This assumption conflicts with any real world production process.
The second line of research is independent from the first one and it is mainly devoted to the analysis of
discontinuities of assets quoted in financial markets. Several drastic events are known to have influenced
and changed the status of the financial markets. In such a situation the uncertainty hidden in financial
assets increased rapidly getting the markets into a very turbulent state. Examples of such events are the
1929 crash of Wall Street, Black Monday crisis of 1987 and the 9/11 terrorist attack. In fact these are
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rare events of very high intensity. Many discontinuities of smaller amplitude affect the behavior of assets:
on the average we can identify, visually, 5−10 of such abrupt variations per year. Such kind of rapid and
intense variations are usually referred as jumps. In this context we expect that, after a jump has occurred,
the market switches in a new status characterized by an high level of volatility. As a consequence jumps
are expected to have a predictive power on the future behaviour of assets. Despite this is a very intuitive
fact it has not yet proved in the financial literature. A volatility forecasting model requires the definition
of a volatility proxy. The idea is that proxies adopted in the literature for forecasting purposes are, in fact,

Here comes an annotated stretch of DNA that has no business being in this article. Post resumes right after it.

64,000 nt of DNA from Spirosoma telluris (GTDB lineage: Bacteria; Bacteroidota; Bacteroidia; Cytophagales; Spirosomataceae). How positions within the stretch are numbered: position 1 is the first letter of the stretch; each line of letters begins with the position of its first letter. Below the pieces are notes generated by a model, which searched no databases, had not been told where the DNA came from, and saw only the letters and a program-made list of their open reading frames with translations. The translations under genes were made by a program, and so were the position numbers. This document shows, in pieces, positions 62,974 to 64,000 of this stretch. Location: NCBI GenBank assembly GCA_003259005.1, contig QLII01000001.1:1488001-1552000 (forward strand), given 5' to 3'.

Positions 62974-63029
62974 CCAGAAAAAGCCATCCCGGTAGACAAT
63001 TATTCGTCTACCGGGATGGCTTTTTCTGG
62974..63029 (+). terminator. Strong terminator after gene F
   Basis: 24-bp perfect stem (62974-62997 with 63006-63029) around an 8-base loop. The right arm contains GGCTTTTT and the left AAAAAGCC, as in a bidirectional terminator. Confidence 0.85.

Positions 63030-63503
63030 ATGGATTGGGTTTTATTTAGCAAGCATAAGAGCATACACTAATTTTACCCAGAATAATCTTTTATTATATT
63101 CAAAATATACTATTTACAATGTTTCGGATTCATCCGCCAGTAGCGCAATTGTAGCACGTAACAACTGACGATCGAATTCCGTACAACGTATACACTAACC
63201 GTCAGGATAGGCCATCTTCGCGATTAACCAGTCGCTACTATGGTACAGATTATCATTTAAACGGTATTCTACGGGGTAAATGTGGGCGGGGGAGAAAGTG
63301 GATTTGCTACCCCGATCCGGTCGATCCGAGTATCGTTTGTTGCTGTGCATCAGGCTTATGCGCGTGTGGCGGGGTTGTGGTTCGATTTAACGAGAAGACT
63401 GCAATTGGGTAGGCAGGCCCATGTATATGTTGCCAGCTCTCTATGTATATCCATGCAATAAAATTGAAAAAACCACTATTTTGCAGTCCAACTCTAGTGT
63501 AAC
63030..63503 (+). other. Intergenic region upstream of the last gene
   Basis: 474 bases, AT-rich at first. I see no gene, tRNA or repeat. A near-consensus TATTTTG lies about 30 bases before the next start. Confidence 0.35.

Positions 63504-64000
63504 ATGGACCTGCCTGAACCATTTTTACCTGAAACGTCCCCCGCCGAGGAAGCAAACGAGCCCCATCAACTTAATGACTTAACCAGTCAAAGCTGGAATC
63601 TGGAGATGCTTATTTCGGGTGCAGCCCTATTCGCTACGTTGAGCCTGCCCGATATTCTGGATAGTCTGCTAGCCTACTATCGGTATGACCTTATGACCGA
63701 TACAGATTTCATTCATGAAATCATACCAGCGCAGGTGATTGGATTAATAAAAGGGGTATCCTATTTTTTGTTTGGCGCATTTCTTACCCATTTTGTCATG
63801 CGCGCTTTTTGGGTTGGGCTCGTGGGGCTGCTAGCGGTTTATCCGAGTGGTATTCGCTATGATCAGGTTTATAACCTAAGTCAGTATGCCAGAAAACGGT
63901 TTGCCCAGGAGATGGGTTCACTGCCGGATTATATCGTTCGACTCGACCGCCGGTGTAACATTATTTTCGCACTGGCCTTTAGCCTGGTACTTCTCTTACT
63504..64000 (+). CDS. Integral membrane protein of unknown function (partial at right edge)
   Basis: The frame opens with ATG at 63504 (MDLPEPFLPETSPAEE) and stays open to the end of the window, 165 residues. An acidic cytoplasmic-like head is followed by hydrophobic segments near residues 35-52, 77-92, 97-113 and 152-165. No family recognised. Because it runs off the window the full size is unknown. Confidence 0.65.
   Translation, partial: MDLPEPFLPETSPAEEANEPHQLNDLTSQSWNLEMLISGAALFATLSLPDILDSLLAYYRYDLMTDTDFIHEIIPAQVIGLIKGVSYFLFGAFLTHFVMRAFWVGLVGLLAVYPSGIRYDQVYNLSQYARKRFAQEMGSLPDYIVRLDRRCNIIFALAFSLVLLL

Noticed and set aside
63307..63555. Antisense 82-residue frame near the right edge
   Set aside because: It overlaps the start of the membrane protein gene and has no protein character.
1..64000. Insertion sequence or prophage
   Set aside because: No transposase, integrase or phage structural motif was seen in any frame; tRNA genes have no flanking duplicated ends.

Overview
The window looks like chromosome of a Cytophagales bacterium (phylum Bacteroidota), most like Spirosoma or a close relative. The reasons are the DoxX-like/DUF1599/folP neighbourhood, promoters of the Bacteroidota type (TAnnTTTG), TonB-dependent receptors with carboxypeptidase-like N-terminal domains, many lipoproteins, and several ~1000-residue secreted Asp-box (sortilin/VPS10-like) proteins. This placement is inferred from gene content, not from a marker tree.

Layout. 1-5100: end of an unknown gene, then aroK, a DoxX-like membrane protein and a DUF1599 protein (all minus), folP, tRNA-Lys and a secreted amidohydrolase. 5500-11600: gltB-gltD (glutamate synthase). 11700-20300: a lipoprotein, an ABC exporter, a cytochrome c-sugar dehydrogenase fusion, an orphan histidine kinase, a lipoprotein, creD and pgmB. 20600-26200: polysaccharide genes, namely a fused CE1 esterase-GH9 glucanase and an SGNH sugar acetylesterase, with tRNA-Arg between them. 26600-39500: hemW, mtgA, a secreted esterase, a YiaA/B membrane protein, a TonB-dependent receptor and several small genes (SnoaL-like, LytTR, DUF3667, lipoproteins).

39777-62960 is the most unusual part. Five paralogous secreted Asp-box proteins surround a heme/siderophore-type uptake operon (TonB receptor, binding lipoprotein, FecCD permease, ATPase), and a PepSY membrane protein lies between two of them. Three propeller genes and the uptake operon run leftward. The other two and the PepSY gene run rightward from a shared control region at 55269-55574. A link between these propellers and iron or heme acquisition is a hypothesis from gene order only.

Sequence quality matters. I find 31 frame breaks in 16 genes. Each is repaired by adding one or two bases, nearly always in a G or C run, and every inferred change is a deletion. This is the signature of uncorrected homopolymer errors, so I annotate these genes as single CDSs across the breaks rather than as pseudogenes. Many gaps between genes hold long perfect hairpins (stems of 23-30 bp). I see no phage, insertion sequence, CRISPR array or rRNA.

contaminated by the presence of jumps in finite sample. In this context the forecasting power of jumps on
future volatility cannot be revealed.
In order to highlight such a feature it is needed a precise estimate of the jump component. In this
spirit we propose in Chapter 3 a powerful jump separation technique and we test its performances on
eight markets of electricity. The separation technique we adopt is taken from very recents results of
the financial literature and only requires the introduction of a threshold. In Chapter 4 we construct
precise volatility estimators using the threshold separation technique. This approach allows for a volatility
estimation unaffected by jumps. Moreover in Chapter 5 we show that a jump purified estimate of volatility
allow for a better investigation of its memory properties. Finally in Chapter 6 we construct a volatility
forecasting model based on the proposed estimators. Being based on an accurate separation of continuous
and discontinuous component of volatility, the model reveals the forecasting power of jumps on future
volatility. Moreover we find that the forecasting power of jumps extend to at least one month. A dazzling
example of the turbulence triggered by discontinuous variations is the recent crisis of markets. In September
2008 a global big crash has occurred in most part of stock exchanges. Since ever markets show an high
level of volatility, characterized by large returns of both negative and postivie intensity. In this sense our
results are very topical and constitute a basis for further investigations.